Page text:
I asked LVEDC's CFO, Jean Mateff, to provide details about those travel expenses. She said she'd get back to me.
That was in June.
Summer hours, I guess.
With all this in the background, a dapper Phil Mitman stood before Northampton County Council on Thursday night, with VP Pete Reinke standing by his side. When he did this two years ago, only the Northampton County Bulldog - Ron Angle - questioned him. Last year, it was pretty much Angle again, all by his lonesome. But on Thursday night, everyone had questions. Mitman was unable to make lemonade out of lemons.
He attempted to state that the LVEDC created 1,743 new jobs in the Lehigh Valley during the first six months of 2011. But the usually quiet Mike Dowd wasn't buying the bullshit. After noting that many of the jobs created were really just retained jobs, Dowd pointed out that there were 809 new jobs in Lehigh County, but only 223 in Northampton County.
Why the disparity?
Mitman will get back to us on that.
Lamont McClure wanted to know whether the reason for this disparity is because, comparatively speaking, Northampton County delivers a smaller share (34%) of the hotel tax than Lehigh. Mitman denied that has anything to do with it, but was unable to really explain the disparity.
Mitman was asked what his outfit does to help mom-and-pop small businesses, the backbone of our economy. He sends them to CACLV's Rising Tide Loans.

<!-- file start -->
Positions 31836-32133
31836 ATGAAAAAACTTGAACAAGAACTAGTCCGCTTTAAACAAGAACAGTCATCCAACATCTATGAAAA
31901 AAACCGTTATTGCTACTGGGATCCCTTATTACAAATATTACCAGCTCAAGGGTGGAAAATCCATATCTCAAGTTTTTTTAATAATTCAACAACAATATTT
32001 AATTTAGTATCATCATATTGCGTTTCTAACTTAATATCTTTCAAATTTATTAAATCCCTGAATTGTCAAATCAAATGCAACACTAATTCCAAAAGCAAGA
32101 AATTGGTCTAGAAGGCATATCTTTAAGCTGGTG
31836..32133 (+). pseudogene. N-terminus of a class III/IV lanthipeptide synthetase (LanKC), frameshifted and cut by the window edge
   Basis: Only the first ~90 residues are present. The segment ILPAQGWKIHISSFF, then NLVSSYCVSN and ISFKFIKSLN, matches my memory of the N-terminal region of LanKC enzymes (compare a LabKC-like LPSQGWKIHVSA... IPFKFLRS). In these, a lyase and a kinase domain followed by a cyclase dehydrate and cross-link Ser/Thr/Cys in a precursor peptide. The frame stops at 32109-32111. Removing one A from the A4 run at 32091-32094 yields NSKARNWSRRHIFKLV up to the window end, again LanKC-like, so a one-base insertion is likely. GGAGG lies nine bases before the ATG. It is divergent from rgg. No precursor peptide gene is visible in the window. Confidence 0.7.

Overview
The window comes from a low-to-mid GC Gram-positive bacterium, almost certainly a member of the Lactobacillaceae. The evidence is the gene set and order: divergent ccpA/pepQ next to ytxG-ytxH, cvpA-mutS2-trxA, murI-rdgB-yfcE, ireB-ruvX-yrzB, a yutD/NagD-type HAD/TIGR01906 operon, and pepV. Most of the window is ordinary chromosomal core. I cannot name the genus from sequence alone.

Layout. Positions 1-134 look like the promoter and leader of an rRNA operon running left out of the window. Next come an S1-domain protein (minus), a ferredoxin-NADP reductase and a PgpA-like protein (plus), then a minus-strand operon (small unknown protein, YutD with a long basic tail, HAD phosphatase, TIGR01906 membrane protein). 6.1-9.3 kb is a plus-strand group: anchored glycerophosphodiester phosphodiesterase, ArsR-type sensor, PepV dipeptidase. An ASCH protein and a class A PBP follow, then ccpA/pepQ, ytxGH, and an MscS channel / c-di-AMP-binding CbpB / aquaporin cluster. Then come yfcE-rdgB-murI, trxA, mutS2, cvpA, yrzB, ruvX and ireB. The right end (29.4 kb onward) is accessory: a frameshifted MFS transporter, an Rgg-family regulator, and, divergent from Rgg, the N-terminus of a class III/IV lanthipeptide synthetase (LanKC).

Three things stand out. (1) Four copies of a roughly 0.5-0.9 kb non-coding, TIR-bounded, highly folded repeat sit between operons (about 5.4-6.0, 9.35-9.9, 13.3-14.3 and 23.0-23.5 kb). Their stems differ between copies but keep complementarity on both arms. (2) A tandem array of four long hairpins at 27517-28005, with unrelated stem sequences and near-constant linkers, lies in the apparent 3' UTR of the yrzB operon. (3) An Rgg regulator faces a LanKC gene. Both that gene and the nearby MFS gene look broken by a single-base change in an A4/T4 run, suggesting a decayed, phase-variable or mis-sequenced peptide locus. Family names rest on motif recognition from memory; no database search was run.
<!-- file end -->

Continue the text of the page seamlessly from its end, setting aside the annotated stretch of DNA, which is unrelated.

Mitman's backup, Pete Reinke, explained there are four "prospects:" (1) "Project Gravity," a 5,000 sq ft warehouse that might hire 220 employees; (2) a controversial alternative fuel company coming to Plainfield Tp, which will convert 16' high grass called "miscanthus gigantus" to fuel, bringing 50 jobs; (3) a biofarm chemical producer in the Slate Belt, which will bring 55 to 250 jobs in 3 years; and (4) an electric connectors company bringing 54 to 125 jobs.
Then later, Phil Mitman stated there were 17 prospects.
Which is it?
Council Prez John Cusick asked about Euclidean University, a proposal in East Allen Township that you first heard about on this very blog. Reinke told Cusick that LVEDC is not working with Michael Parlamis, who's been called a "pillar of the community" by The New York Times. Then he went on to snark the whole idea and attack Parlamis' integrity, suggesting that he was trying to do the same thing with a tract owned by Chester, New York. Had Reinke really done his homework, as Mitman claimed, he would know that the New York municipality decided to sell the property to someone else.
If LVEDC's intention was to portray itself as a job creator, it failed. Badly. But whether LVEDC can be dismantled, as Angle would like, is a much more complicated question that would likely involve the state senate, which enacted the hotel tax legislation. The puppet masters at The Lehigh Valley Partnership have friends there.